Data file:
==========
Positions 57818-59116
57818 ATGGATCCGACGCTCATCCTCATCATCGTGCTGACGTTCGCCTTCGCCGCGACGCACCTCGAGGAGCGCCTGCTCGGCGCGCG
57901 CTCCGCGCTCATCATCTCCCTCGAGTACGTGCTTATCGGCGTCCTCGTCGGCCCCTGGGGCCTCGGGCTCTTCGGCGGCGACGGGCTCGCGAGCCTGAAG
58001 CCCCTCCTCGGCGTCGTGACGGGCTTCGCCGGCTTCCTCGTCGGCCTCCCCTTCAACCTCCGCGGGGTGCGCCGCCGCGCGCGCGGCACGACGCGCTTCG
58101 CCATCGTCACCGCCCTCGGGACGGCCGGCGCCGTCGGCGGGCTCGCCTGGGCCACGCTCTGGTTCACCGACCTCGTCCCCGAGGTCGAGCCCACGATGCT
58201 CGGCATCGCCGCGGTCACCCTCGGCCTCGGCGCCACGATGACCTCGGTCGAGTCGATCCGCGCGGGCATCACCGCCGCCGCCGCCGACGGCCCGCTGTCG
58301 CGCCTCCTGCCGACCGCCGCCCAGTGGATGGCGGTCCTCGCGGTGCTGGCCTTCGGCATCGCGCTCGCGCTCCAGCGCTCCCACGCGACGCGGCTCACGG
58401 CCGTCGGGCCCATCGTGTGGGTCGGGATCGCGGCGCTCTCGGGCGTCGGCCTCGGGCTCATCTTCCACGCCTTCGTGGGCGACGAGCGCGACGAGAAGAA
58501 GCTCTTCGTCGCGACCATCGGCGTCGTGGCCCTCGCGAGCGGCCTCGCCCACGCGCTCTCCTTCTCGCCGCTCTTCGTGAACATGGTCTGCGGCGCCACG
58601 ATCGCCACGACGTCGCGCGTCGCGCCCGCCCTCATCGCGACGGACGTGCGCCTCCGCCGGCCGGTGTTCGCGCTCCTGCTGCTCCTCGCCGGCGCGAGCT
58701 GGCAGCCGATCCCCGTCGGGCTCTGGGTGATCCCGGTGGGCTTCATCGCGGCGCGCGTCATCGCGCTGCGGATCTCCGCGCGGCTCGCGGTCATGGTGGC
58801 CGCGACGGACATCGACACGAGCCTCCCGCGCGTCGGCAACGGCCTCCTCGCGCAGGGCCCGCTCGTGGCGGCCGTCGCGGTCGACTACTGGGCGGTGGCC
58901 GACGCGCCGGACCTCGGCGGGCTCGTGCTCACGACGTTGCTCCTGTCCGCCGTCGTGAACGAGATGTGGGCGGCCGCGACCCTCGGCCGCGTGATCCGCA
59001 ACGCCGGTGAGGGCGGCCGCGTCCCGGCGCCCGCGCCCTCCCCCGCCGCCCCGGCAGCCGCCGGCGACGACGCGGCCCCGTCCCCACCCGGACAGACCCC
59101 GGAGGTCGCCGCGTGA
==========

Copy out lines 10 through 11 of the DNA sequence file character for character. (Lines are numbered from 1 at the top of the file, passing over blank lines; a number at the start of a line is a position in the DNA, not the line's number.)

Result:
58601 ATCGCCACGACGTCGCGCGTCGCGCCCGCCCTCATCGCGACGGACGTGCGCCTCCGCCGGCCGGTGTTCGCGCTCCTGCTGCTCCTCGCCGGCGCGAGCT
58701 GGCAGCCGATCCCCGTCGGGCTCTGGGTGATCCCGGTGGGCTTCATCGCGGCGCGCGTCATCGCGCTGCGGATCTCCGCGCGGCTCGCGGTCATGGTGGC